General Jurisdiction

California courts are authorized to exercise jurisdiction to the limits of constitutional authority. C.C.P. § 410.10.  However, following the U.S. Supreme Court ruling in Daimler AG v. Bauman (2014) 571 U.S. ___, the California Supreme Court unanimously agreed that there was no general jurisdiction over BMS.  While it characterized BMS’s activities in California as substantial in themselves (164 employees in research, 250 sales representatives, and an advocacy presence in Sacramento), the evidence showed this was only a small fraction of BMS’s national operations, which were primarily focused in New York and New Jersey.  Citing Daimler, the Court concluded, “we find nothing to warrant a conclusion that BMS is at home in California.”

Specific Jurisdiction

All agreed that the 86 California plaintiffs had specific jurisdiction to pursue their claims, leaving the question of whether the other 592 nonresident plaintiffs could do likewise.  As established by the U.S. Supreme Court, there are three prongs to satisfy for specific jurisdiction over a nonresident defendant: (1) whether the defendant has “purposefully directed” its activities at the forum state; (2) whether the plaintiff’s claims arise out of or are related to these forum-directed activities; and, (3) whether the exercise of jurisdiction is reasonable and does not offend “traditional notions of fair play and substantial justice.”  The plaintiff has the burden of proof on the first two prongs, and defendant on the third.  BMS did not contest the first and third prongs of this test, although the majority still evaluated them to reach its conclusion that they were each satisfied.

Regarding the second prong, the evidence established that BMS did not research, develop or manufacture the product in California. Similarly, none of the work related to regulatory approval, labeling, packaging, or marketing was conducted by employees in California.  The nonresident plaintiffs did not obtain the product in or through California, and did not allege they were injured or treated in California.  However, the majority stated that BMS did not dispute that it conducted a nationwide marketing, promotion and distribution program which did not vary in substance from state to state, and which the majority characterized as “a single, coordinated, nationwide course of conduct.”  In contrast, the dissent stated that BMS merely conceded “that some degree of commonality existed” but that the record was otherwise void on this issue.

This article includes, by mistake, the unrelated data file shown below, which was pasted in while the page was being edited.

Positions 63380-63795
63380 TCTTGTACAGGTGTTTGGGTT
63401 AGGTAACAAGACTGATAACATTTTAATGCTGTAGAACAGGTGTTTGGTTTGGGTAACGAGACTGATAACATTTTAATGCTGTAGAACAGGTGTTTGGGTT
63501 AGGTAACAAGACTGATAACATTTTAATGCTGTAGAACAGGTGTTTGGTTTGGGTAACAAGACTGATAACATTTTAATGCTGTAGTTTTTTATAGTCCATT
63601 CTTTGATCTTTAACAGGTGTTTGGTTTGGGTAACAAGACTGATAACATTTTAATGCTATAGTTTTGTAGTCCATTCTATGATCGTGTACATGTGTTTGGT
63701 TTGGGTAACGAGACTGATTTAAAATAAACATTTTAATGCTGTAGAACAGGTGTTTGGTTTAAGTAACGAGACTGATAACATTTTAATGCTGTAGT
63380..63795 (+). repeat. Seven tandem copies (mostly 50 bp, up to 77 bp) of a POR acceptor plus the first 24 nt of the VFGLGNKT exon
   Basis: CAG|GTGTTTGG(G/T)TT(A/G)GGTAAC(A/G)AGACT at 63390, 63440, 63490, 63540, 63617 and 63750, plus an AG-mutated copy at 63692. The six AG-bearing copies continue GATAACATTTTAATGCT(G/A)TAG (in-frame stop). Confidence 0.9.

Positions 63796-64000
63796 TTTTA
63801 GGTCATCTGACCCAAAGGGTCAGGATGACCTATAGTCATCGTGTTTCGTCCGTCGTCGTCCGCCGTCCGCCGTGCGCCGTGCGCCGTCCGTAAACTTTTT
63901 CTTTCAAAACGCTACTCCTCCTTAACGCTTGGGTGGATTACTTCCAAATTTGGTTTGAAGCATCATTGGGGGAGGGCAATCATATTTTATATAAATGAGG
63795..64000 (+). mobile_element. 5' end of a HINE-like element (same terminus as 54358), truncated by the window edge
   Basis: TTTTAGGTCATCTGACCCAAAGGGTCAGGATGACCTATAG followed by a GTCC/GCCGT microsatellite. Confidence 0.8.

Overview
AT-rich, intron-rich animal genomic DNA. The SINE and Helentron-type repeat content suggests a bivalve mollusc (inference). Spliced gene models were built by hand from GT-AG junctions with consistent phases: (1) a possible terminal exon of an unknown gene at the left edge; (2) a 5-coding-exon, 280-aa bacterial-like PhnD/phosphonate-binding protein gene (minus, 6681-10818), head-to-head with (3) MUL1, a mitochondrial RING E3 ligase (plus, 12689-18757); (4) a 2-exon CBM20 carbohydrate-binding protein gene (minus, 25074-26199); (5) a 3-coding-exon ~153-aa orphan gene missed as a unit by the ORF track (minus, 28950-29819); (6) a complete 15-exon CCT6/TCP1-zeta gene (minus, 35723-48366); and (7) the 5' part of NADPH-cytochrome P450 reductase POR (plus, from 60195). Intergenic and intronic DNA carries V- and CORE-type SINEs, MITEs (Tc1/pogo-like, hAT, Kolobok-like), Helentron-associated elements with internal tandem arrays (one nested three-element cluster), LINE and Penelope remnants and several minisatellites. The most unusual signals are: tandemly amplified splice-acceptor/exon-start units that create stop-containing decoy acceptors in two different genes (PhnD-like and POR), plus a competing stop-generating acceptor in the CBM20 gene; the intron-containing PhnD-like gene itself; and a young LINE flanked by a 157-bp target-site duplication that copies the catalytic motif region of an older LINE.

The majority cited extensively from Vons Companies, Inc. v. Seabest Foods, Inc. (1996) 14 Cal.4th 434, for the proposition that the claim did not need to arise directly from the defendant’s contacts in order to be related, so long as it “bears a substantial connection to the nonresident‘s forum contacts.”  In applying this idea to BMS’s nationwide program, the majority found that the claims of both resident and nonresident plaintiffs were based on the same allegedly defective product and that both arose from the same alleged defects in the national marketing program, creating “a substantial nexus between the nonresident plaintiffs’ claims” and BMS’s California contacts.  The majority also concluded that BMS’s unrelated California research provided an additional connection regarding plaintiffs’ claims that BMS negligently researched the subject product, as well as increasing BMS’s overall contact with California.   Finally, the majority cited the sliding scale in Vons, which reduced the connection required for “arising out of or related to” in proportion to the level of defendant’s state contacts.